A Saudi Association for Education & Psychology (GESTEN) of King Saud University official conference's schedule and poster prompted many angry reactions on social media, for having hidden faces of all female participants.
Translation: "Who hid women's faces for the Kind Saudi University GESTEN 2020?"
Social media commentators expressed their frustration with yet another event that doesn't treat Saudi women as equals, only showing men's faces on its official publications.
العجيب ان عنوان المؤتمر هو تعزيز الشخصية السعودية لمجتمع حيوي!?— سعد (@Gentleman808) March 4, 2020
إذن كيف نكون مجتمع حيوي والإسلاموي مازال يطمس وجه مرأة مكرمة معززة؟!!
Translation: "It's ironic that the conference's title is supporting the Saudi presence in a vital community. How can we be a vital community and those Islamists are still hiding a decent woman's face?"
وهل المرأة حضرت وشاركت بدون وجه في << جستن جامعة الملك سعود>>؟!!— فهد بن مفرح العبيدي (@Binmufarrh) March 4, 2020
جرمتوا عدم إظهار الوجه في صور اللوحة الدعائية للمؤتمر وصرفتوا المشاهد عن المعنى الأسمى للمؤتمر وهدفه المعلن، ارتقوا بعناوينكم إلى مستوى المتابع الواعي والطموح لتحقيق التقدم مع المحافظه على القيم والمبادئ المجتمعيه.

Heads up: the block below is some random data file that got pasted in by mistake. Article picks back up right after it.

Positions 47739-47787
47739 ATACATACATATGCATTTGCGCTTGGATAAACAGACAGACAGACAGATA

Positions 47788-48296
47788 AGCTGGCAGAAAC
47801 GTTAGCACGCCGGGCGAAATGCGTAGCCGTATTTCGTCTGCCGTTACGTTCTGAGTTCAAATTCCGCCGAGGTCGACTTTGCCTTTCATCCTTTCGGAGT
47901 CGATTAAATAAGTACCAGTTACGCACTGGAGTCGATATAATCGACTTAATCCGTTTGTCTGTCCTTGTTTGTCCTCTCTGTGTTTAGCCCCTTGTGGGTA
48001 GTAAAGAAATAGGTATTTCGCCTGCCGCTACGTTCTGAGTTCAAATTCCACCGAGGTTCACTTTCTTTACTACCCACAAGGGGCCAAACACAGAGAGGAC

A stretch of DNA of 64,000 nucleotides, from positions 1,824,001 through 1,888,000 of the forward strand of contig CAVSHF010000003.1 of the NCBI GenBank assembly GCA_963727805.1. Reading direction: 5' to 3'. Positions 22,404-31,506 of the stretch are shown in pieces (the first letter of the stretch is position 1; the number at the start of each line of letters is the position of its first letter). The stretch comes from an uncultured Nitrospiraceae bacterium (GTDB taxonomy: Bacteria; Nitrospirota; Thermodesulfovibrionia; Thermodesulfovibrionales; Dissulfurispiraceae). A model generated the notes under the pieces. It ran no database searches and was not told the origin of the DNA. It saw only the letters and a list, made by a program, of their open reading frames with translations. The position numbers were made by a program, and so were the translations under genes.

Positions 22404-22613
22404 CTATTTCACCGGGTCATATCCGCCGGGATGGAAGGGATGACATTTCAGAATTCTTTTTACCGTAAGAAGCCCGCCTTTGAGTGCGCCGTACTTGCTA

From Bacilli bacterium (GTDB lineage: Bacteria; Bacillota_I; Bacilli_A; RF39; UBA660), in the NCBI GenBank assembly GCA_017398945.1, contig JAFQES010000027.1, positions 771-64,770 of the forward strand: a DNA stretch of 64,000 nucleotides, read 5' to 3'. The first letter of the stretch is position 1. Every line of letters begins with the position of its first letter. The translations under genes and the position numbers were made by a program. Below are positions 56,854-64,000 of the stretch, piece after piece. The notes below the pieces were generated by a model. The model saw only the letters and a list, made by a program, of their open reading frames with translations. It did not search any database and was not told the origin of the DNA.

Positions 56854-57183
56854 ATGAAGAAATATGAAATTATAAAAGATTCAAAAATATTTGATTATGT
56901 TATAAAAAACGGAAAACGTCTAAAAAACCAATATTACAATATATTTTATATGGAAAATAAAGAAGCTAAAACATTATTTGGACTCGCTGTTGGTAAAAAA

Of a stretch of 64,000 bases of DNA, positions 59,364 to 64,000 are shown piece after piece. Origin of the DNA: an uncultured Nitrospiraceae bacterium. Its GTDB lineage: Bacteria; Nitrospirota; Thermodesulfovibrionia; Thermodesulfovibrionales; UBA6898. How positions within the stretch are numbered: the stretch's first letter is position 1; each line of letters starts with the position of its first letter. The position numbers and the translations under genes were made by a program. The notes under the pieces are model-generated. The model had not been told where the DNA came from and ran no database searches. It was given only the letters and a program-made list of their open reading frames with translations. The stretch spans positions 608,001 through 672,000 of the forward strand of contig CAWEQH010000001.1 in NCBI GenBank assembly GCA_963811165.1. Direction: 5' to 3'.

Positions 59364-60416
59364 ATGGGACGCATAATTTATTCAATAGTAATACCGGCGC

Translation: "Did women not have their faces showing during the conference? You've criminalized women's faces in the conference's brochure and distracted viewers' attention away from the conference's purpose. You need to live up to people's level of awareness and ambitions while you maintain social values."
Even though this is not a new practice in conservative societies especially in Saudi Arabia, the strong reaction against the poster comes at a time when Saudi women are gaining more and more rights under the country's most recent set of social reforms that were initiated by the young crown prince Mohammad Bin Salman since 2017.
Ever since Saudi women older than 18 have been granted the right to drive, in addition to their right to travel without an approval issued by a male family member.
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